UK SMEs not yet sufficiently prepared for GDPR

Posted on 7 Nov 2017 by Jonny Williamson

With the General Data Protection Regulations set to be implemented in May 2018, the UK’s SME community remains unsure about many related issues, survey shows.

GDPR is a regulation which intends to unify data protection within the European Union – image courtesy of ARL Public Affairs

The critical issues include ‘personal data’, their customers’ new and extended rights, and whether the permissions they currently have to contact customers will meet the requirements of the General Data Protection Regulations (GDPR).

The results were obtained from the Close Brothers Business Barometer, a quarterly survey that questions more than 900 UK and RoI SME owners and senior management across a range of sectors and regions.

Neil Davies, CEO at Close Brothers Asset Finance, explained: “GDPR is intended to strengthen and unify data protection for individuals within the EU, but will also affect the UK regardless of Brexit.

“It will ensure that all personal data has to be managed in a safe and secure way; has to be gathered lawfully; is only used for the purposes for which it was collected, and must be accurate and up-to-date.

“The figures from the Barometer tell us that uncertainty persists on a number of key compliance issues and SMEs are concerned about the implications for them and their business.”

Less than a third (31%) of SMEs answered ‘yes’ to the question ‘are you clear what ‘personal data’ means in a business context?’, with 50% saying ‘sort of’ and the remaining 19% ‘no’.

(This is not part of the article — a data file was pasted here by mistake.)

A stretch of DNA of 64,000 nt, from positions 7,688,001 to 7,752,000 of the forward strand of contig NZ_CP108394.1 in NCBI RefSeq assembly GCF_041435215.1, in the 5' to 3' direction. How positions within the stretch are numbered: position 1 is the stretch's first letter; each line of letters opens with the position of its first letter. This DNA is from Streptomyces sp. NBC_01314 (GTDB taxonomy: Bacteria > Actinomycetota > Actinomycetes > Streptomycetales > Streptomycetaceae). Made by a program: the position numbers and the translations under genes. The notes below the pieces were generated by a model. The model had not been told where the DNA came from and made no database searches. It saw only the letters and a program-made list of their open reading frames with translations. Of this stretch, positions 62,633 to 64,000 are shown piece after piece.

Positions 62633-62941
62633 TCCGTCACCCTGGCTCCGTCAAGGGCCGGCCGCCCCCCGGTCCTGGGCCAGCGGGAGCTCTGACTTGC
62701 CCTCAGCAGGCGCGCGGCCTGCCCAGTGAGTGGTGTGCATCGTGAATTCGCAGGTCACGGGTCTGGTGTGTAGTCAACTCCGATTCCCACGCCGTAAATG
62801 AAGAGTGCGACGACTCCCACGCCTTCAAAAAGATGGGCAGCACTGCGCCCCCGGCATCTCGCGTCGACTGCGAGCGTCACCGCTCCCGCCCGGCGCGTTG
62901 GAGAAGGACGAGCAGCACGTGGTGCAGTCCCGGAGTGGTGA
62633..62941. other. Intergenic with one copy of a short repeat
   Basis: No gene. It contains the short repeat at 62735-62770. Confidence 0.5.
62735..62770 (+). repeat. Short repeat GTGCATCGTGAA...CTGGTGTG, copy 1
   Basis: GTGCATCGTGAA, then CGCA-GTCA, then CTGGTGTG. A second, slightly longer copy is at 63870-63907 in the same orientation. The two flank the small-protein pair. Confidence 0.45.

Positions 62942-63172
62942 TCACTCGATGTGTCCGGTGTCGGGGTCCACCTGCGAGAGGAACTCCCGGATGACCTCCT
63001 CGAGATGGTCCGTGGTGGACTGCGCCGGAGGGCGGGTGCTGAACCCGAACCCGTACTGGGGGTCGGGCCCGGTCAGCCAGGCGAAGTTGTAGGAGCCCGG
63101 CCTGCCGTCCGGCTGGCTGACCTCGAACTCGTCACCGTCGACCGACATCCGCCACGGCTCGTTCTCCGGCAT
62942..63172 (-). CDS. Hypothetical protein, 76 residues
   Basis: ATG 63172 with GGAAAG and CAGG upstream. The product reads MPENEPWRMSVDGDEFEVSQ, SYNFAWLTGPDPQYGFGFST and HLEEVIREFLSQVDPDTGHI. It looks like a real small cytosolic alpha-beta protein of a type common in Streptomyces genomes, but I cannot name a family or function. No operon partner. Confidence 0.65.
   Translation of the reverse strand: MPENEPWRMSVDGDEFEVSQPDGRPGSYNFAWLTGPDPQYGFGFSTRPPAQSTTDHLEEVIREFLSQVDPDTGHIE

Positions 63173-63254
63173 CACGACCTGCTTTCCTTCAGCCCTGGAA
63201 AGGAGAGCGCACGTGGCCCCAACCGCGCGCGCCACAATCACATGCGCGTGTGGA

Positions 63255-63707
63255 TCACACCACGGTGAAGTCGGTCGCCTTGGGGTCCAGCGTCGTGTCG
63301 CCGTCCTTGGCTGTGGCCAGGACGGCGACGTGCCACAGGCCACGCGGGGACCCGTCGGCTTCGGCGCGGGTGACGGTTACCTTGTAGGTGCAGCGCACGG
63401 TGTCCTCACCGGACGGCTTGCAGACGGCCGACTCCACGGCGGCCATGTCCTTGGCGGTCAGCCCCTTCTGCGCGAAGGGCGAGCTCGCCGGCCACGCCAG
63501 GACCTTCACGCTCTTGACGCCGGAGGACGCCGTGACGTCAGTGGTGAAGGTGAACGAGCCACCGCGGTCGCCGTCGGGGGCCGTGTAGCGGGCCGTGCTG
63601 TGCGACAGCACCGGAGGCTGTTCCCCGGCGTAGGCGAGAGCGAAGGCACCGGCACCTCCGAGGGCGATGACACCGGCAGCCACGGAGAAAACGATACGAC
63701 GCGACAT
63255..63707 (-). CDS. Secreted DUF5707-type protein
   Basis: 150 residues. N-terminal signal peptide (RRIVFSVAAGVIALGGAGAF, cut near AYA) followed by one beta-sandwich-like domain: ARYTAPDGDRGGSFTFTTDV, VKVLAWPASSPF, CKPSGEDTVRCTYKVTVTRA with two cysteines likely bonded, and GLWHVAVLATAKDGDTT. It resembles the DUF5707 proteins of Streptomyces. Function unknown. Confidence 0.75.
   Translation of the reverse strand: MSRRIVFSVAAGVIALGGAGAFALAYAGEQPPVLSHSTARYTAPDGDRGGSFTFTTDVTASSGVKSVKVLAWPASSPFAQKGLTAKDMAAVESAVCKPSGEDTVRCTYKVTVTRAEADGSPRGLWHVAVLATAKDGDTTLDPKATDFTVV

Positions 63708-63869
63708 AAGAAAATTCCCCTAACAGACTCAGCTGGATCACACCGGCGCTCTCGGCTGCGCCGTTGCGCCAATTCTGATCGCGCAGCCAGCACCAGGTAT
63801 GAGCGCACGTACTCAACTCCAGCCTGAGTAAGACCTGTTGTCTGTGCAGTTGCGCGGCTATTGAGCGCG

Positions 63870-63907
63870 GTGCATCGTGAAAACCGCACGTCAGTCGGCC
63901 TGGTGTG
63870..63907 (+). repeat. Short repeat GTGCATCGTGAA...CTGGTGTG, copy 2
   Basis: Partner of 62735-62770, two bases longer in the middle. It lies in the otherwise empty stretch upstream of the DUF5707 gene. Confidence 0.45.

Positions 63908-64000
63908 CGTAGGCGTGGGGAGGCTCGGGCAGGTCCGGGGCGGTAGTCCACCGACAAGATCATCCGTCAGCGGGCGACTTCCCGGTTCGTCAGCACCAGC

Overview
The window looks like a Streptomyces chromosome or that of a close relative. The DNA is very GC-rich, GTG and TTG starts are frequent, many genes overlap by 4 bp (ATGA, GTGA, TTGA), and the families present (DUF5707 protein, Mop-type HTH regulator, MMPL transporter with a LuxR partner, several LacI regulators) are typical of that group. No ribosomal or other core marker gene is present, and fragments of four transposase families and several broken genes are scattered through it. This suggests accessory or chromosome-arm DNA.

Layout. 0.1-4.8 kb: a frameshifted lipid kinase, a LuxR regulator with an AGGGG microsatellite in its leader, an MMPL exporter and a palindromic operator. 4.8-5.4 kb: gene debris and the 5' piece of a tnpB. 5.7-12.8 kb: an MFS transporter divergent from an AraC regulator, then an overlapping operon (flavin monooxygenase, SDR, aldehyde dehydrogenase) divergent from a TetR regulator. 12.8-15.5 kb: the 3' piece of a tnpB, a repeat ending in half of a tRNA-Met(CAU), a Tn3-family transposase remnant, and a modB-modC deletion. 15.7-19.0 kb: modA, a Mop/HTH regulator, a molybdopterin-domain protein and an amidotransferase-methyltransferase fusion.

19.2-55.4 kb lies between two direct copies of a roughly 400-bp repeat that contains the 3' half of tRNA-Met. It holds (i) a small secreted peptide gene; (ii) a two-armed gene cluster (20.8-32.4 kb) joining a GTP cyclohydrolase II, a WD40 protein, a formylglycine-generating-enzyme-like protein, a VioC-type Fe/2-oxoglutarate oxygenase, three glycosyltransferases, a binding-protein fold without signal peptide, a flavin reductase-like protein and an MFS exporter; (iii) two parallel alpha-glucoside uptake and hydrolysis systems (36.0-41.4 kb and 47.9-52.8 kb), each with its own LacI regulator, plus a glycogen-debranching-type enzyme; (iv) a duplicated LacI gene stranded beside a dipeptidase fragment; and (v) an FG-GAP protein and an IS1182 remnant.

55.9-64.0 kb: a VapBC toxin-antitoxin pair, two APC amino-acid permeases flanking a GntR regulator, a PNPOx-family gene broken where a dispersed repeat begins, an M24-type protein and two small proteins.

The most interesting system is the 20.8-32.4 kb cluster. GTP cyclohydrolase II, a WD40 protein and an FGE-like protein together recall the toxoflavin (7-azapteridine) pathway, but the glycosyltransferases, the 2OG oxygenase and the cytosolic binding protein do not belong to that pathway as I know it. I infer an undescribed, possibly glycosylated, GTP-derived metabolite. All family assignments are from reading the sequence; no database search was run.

Davies added: “On a positive note, 73% of firm owners categorically stated that they do not share customers’ personal data with third-parties.

“There are, however, companies openly admitting to sharing customers’ details (8%) and a further 18% conceding they were unsure of whether they do or not.”

Extended rights

Less than half (48%) of respondents answered ‘yes’ to the question ‘do you understand the new and extended rights that customers have when it comes to collecting and utilising their personal information?’

Davies explained: “The GDPR’s definition of personal data makes it clear that even online identifiers, for example an IP address, can be personal data.

“The new definitions provide for a wide range of personal identifiers to constitute personal data, reflecting changes in technology and the way organisations collect information about people.

“This example shows just how detailed the new regulations are going to be and it is incumbent on business owners to understand what this means to them.”

Despite the lack the clear understanding of the extended rights customers will have, 58% of SMEs are confident that the permissions they currently have to contact customers will meet the requirements of GDPR. That still leaves more than 40% of firms who are unconvinced about their readiness ahead of May 2018.

Of those polled, 44% said that they have a process in place to ensure their firm is collecting data in the correct manner against 35% who were ‘unsure’ and 21% admitting they had no existing process in place